Conservationists are pushing for an overhaul of the Great Barrier Reef Marine Park Authority, saying it has failed in its duties.

At the same time, it has been revealed that one developer made a big donation to the Queensland LNP just a week before approval was given to his dredging application.

The most recent approval for the dump of dredge spoil in the marine park was the last straw for many ecologically-minded observers, who say that the Great Barrier Reef Marine Park Authority (GBRMPA) appears willing to ignore opposition from its own scientists to appease the business interests in Queensland.

Internal documents leaked by media outlets reveal deep divisions between scientists and bureaucrats around the decision to approve the dump of 3 million cubic metres of dredge spoil, a by-product of works to expand the Abbot Point coal terminal.

GBRMPA director Jon Day resigned last month after 20 years with the authority, and has since given interviews saying that the body is divided between its environmental aims and business environment.

The World Wildlife Fund says the authority should be flushed-out and started again.

“The Great Barrier Reef Marine Park Authority needs to be a stronger, more independent body that will act as a champion for the Great Barrier Reef,” WWF spokesperson Richard Leck has told the ABC.

“Australia's best marine scientists, including the godfather of marine scientists in Australia, are all saying the worst thing that can happen to the Great Barrier Reef at this point, is to allow millions of tonnes of dredge spoil to be dumped in its waters.

“A bad decision has been made.

“That decision needs to be reversed, and the structure of the marine park authority needs to change to be stronger and more independent so we don't have decisions like these happen in the future,” Mr Leck said.

Michael Roche from the Queensland Resources Council said it is not all about science.

“At the end of the day, we can't bring the Australian economy to a halt,” he said.

“If we listen just to the scientists, that's what we'd be doing.”

Meanwhile, Fairfax Media outlets has revealed that the largest individual donor to the Queensland Liberal National Party in the past year gave $150,000 just a week before gaining approval to dredge near the Great Barrier Reef.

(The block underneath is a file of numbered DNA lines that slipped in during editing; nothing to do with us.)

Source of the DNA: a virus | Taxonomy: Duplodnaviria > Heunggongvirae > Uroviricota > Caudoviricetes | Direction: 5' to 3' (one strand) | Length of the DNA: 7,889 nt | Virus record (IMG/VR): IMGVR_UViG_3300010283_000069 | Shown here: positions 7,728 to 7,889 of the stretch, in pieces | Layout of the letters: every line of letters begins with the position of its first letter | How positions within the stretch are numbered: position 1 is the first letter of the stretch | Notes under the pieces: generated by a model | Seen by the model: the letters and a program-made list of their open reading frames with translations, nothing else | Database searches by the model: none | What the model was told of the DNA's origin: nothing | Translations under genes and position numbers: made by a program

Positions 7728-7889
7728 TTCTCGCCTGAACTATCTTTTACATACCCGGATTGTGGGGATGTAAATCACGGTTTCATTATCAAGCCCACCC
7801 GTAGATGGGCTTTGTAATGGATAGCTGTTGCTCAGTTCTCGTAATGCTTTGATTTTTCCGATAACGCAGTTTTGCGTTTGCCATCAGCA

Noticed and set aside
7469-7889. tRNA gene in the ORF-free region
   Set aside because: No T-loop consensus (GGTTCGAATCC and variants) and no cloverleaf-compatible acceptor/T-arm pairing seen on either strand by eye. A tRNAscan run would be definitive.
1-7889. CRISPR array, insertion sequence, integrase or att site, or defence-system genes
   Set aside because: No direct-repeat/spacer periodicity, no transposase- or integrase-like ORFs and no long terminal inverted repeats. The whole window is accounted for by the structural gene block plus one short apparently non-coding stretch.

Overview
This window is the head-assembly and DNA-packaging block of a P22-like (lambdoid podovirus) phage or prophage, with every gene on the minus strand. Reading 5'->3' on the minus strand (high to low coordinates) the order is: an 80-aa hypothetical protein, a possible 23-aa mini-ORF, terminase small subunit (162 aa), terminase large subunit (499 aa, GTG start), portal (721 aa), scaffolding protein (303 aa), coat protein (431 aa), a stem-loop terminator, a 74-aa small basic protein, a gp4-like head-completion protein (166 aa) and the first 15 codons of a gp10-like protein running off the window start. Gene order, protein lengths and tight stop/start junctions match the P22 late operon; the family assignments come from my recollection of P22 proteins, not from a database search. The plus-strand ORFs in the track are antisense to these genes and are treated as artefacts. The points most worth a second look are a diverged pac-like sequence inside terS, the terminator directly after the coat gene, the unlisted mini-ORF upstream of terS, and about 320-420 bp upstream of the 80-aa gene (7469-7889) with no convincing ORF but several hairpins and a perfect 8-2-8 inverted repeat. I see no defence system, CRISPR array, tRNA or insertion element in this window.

The donation was made by former coal baron turned marina operator Paul Darrouzet, who was seeking approval for a $12 million expansion to his 500-berth Airlie Beach marina around the same time.

The expansion of the marina located within the Great Barrier Reef World Heritage Area required approval from both the state and commonwealth gov­ernments.

Mr Darrouzet’s $150,000 donation came in two instalments from his private investment company, Pondcote, last year.

The Australian Financial Review says $100,000 was paid on August 21 and then $50,000 on August 23.

Queensland does not have the same ban on developer donations that has been the undoing of several NSW LNP members in recent weeks.

A week after the donations were made, the Queensland ­Department of Environment and Heri­tage Protection decided to approve an amendment to its environmental authority that would allow further dredging at the marina.

Federal approval for the dredging of between 100,000 and 200,000 cubic metres of seafloor was granted soon after.

The dredge spoil will be dumped in a nearby ‘disposal pond’.

Mr Darrouzet argues that he has been a big donor to the LNP since 1980, and that there is no link between these specific amounts and his marina project.

He also pointed out that the marina was an entire kilometre from the Great Barrier Reef Marine Park.

The investigations into Mr Darrouzet’s donations are part of the Financial Review’s ongoing break-down of LNP money sources

The paper posted the following graphic showing a couple of the biggest benefactors.